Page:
I’m more forgiving of advertisements. They’re carefully crafted to create an overall effect, and if the niceties of grammar interfere with that, the grammar quite rightly (in terms of the advertiser’s objective) goes out the window.
Here is the ad in question.
First, it must be stated there is no real ambiguity in the construction. No one seriously thinks they were talking about a heart that weighed a ton. The intended meaning is clear. So the question is merely that of form, not of substance.
There’s a rhythm to the phrase of an average horse. But inserting the extra syllables--and this is a spoken phrase, not a written one--required for the standard grammar (of an average horse’s or of that of an average horse) disrupts that cadence. It’s less mellifluous and sounds more stilted, less natural. (Which gets me wondering how common this construction is in ordinary speech--it may not even be incorrect at all.) Just about the worst thing you can do in an ad is have stilted language that calls attention to grammar rather than the message. Yes, us grammar nerds may notice, but we’re a small minority.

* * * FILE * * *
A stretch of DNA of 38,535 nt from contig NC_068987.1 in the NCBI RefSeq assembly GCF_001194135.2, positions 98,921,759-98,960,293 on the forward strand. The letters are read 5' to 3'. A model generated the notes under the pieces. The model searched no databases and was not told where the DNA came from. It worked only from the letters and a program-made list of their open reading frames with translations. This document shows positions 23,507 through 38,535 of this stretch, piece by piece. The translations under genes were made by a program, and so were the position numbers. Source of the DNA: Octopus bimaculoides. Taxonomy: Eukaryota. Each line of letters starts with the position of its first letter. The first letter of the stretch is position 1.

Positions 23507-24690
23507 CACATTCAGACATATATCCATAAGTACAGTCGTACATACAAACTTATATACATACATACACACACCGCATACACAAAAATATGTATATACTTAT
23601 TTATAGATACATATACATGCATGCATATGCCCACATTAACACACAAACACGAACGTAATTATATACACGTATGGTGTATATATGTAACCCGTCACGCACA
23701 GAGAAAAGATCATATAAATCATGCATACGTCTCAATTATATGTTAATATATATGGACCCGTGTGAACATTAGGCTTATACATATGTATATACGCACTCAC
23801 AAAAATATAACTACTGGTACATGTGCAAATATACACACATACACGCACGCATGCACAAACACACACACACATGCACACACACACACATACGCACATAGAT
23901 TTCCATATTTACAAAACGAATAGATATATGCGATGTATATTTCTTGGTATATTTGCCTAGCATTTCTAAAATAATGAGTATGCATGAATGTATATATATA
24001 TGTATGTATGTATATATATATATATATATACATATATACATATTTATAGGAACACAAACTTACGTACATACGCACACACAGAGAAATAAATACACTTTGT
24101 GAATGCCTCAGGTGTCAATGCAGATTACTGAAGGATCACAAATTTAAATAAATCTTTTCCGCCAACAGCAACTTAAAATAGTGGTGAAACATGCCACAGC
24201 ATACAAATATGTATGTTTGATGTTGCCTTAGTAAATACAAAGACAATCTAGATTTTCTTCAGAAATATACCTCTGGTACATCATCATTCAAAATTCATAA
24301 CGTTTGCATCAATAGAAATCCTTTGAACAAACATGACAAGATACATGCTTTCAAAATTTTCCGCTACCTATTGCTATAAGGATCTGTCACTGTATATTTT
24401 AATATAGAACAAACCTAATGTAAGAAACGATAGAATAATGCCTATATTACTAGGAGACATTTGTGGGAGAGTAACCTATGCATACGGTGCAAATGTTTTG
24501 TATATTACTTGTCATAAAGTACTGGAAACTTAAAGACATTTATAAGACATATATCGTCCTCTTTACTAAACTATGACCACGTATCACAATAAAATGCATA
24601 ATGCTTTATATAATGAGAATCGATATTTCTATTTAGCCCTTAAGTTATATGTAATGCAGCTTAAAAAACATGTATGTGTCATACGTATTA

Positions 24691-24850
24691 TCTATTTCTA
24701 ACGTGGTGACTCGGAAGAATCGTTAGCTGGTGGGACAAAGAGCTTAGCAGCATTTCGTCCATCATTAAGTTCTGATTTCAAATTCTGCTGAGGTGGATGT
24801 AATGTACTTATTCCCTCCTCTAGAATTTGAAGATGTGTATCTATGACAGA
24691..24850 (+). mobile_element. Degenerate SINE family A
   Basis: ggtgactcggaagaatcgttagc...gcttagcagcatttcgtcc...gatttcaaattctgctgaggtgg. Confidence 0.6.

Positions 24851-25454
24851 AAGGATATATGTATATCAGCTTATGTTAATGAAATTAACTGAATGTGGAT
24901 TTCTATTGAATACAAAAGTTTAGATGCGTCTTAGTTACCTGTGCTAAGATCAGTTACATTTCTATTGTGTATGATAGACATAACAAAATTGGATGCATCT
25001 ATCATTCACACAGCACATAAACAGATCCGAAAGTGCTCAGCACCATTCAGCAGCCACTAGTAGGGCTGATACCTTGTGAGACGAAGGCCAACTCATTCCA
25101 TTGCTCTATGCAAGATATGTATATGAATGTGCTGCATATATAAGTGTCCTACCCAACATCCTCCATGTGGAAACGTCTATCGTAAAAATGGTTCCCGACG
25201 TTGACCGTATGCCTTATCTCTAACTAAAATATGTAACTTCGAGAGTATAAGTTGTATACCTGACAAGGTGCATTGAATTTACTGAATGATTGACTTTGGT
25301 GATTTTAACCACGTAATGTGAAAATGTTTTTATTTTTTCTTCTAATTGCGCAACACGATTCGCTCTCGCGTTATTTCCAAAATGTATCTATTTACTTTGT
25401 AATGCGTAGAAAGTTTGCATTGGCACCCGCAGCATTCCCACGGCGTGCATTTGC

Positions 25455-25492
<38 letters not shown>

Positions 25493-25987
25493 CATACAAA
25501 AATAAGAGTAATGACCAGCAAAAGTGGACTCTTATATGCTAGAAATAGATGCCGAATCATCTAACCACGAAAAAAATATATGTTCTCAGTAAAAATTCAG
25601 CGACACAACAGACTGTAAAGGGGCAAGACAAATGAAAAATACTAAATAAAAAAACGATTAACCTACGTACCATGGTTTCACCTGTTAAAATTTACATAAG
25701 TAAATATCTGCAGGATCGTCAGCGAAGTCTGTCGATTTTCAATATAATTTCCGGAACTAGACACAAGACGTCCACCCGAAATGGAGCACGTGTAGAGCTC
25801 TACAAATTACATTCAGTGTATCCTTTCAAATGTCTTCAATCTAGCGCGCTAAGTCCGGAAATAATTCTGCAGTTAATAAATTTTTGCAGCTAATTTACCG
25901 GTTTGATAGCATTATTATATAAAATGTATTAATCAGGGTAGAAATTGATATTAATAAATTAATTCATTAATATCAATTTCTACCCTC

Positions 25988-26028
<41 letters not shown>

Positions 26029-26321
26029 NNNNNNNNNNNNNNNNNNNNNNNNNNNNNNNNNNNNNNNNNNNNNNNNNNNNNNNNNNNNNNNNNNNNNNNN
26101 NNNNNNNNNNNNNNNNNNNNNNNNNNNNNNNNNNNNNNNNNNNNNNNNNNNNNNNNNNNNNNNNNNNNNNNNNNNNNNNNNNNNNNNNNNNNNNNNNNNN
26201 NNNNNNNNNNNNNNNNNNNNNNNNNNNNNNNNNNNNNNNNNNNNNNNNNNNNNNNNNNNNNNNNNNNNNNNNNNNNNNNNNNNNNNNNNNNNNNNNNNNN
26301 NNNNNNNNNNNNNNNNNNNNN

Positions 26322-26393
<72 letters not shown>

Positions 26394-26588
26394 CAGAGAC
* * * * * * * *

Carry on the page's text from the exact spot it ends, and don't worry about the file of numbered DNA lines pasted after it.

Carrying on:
An alternative explanation is that hypercorrection is at play here. The advertisers might be trying to avoid a double genitive. Of course, heart of an average horse’s is not a double genitive, but it has the same form of one, as in father of Kim’s.
Nitpick: the ad says average, not normal, not that it makes a difference to the grammatical analysis.
And here’s an article on the truth of the claim that Secretariat’s heart was twice average size. In summary, it is likely that it was larger than normal (not unusual among champion thoroughbreds), but probably not twice the size. The vet who performed the necropsy and is the source of the claim did not actually weigh Secretariat’s heart. He just estimated its weight from visual inspection.